Morozov is author of an up-coming book “The Net Delusion: The Dark Side of Internet Freedom,” and he said there’s a dark side to be found in the internet’s new billion, too. Because poorer users resort to more centralized methods for getting online — cybercafes, cell-phone towers — their activity will be much easier to monitor.
“The fact that so much of this is happening in cybercafes and mobile devices actually empowers the government because those two things are much easier to control than a desktop computer in your house,” Morozov said.
Morozov is also skeptical of notions that greater diversity of cultures online will lead to more cultural dialogue. “There is very little interaction between communities and it’s not because the tools are lacking. It’s just that modern-day Indians and modern-day Russians have nothing to talk about most of the time,” he said. “There may simply be no demand for joining that global village.”
More optimistic web scholars argue there will be cultural conversations, but bridging the gaps between communities will take effort. “The internet has become a bunch of interlinked but linguistically distinct and culturally specific spaces,” said Ethan Zuckerman, a senior researcher at Harvard University’s Berkman Center for Internet and Society. “There’s some interface between them but there’s a lot less than there was years back when we were sort of pretending that this was one great global space.”
Instead of becoming the world’s biggest tool for cultural exchange, Zuckerman said the web could become its principal medium for mutual misunderstanding. “We’re mostly talking to people like ourselves rather than talking across cultural boundaries,” Zuckerman said. “And when we do cross cultural boundaries, it’s often in a way where we’re overhearing something that really pisses us off.”
Take for example the 2005 scandal after a Danish newspaper posted cartoons depicting the prophet Mohammed, sparking riots across the Muslim world. Zuckerman said such incidents may become routine. “It’s a problem of unseen audiences,” he said. “We always have to be aware there are other audiences out there listening, and they’re particularly listening for mentions of themselves.”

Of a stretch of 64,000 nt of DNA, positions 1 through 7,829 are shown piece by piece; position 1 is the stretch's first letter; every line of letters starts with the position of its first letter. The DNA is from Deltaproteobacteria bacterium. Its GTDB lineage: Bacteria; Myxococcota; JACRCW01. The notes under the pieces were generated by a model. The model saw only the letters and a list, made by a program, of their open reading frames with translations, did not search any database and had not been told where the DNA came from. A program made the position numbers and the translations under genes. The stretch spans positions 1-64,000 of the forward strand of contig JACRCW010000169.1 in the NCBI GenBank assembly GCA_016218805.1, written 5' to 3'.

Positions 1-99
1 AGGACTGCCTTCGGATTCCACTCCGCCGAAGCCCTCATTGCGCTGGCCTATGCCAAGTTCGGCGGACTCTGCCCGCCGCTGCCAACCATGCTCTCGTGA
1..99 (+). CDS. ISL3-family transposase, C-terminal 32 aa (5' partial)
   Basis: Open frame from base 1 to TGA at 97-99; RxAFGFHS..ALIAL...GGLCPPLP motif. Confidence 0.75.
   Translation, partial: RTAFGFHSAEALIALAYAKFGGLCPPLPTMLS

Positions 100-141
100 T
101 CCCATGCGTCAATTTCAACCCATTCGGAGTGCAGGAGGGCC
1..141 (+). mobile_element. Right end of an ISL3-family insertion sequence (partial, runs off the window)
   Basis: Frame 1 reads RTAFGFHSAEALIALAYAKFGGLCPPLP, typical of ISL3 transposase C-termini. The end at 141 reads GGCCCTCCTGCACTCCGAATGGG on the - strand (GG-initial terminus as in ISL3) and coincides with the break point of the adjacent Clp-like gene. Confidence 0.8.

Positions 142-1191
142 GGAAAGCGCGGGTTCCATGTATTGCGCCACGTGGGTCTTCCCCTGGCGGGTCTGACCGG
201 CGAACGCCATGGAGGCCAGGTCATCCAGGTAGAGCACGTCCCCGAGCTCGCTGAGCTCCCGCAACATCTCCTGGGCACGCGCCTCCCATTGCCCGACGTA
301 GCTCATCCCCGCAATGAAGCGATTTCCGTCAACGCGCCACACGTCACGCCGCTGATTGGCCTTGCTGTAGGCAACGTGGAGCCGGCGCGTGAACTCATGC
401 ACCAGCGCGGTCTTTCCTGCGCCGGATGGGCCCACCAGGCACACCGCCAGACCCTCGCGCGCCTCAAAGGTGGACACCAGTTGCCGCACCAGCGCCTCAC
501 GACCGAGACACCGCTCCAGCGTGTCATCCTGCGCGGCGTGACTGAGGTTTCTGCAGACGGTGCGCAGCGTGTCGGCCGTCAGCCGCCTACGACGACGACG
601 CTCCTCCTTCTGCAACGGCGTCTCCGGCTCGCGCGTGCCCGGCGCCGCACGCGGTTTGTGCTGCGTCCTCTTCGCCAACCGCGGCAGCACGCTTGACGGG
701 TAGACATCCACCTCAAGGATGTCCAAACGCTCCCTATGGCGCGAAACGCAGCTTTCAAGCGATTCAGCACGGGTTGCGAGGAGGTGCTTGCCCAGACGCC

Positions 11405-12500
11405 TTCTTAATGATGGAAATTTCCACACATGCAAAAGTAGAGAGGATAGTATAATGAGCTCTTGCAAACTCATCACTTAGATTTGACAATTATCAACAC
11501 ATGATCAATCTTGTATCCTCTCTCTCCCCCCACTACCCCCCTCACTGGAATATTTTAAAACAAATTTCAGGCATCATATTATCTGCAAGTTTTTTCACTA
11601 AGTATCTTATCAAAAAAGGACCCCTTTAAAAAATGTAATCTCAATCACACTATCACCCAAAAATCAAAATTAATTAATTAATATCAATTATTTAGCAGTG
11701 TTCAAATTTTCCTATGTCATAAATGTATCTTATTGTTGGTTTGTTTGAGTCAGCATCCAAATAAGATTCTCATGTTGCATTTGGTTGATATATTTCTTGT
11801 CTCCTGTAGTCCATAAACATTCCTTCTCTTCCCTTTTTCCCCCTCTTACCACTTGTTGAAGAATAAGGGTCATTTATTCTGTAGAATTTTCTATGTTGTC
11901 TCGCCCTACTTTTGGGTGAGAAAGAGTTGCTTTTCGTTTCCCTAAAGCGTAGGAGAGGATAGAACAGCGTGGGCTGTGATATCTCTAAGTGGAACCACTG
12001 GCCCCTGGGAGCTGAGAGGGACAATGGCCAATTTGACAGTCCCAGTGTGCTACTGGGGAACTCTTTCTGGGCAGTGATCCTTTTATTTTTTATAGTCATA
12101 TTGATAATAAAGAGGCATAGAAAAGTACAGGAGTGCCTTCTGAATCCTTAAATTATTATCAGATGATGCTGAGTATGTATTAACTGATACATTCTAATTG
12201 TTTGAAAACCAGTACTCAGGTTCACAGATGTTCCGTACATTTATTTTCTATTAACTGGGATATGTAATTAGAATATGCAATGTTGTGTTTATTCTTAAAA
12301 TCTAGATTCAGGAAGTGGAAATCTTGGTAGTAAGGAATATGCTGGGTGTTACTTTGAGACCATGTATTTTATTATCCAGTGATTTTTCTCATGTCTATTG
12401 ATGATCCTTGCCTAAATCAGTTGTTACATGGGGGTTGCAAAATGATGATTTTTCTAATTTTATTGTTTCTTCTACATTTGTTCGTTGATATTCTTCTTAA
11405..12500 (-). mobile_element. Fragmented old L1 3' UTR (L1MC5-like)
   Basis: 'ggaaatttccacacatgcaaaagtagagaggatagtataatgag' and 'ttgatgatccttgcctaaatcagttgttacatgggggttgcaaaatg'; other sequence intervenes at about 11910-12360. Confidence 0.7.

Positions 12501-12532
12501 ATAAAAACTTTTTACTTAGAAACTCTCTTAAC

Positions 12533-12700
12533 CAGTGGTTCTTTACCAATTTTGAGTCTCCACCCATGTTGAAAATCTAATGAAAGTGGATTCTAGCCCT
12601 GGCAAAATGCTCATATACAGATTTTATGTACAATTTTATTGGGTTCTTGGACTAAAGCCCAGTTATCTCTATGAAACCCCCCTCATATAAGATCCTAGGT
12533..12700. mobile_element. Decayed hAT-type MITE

For a more amusing and recent online snafu, Zuckerman prefers citing a topic that went viral on the micro-blogging site Twitter this summer. The topic, the Brazilian Portuguese phrase “Cala boca, Galvao,” was mysterious to many English-speaking users. Asked to explain, a few mischievous Brazilians claimed the Galvao was a rare Amazon bird being slaughtered to extinction for its colorful feathers. For everyone who re-tweeted the phrase, so the pranksters claimed, 10 cents would be donated to a global effort to save the bird.
The encouragement helped catapult the phrase into the ranks of Twitter’s top-trending topics, or most-repeated phrases worldwide last June. But in reality, Galvao was the first name of Galvao Bueno, a Brazilian sports commentator on the Globo network, whose pronouncements during the World Cup had irritated many of his compatriots. In Brazilian Portuguese, “Cala boca” roughly means, “shut up.”
“There’s an entirely different conversation going on that’s so incomprehensible to Americans that the Brazilians make fun of us when we try to understand,” Zuckerman said. “In many ways that sort of characterizes for me what’s going on with the contemporary ‘net.'”
But Zuckerman still believes virtual borders can be crossed. In 2005, he co-founded Global Voices, an aggregator and translator of blogs from around the world, in part to help the next billion web users communicate.
“These billion users are sort of proxy for the global middle class,” he said. “They’re an increasing economic force, an increasing cultural force, and they are the people we need to negotiate with and have a conversation with if we want to address problems like climate change.”
In the run-down Engenho da Rainha neighborhood in Rio de Janeiro, some of the LAN house customers seemed more interested in using the web to play games than solve the world’s problems.
One wiry teen in a blue baseball cap barely glanced away from his screen to answer questions. “I’ll spend all day, all night on the internet if I’m allowed,” said Carlos Wallace Cruz, 16. “I’d say I’m 98 percent addicted.”
Cruz’s drug of choice isn’t likely to ring a bell with Americans his age. It’s a video game available only on Orkut, a Google social networking site, wildly popular in Brazil and India but less so in the United States.
When a visitor asked if he ever spent time on Orkut’s much more famous rival site, Cruz responded with earnest puzzlement.
“What’s Facebook?” he asked.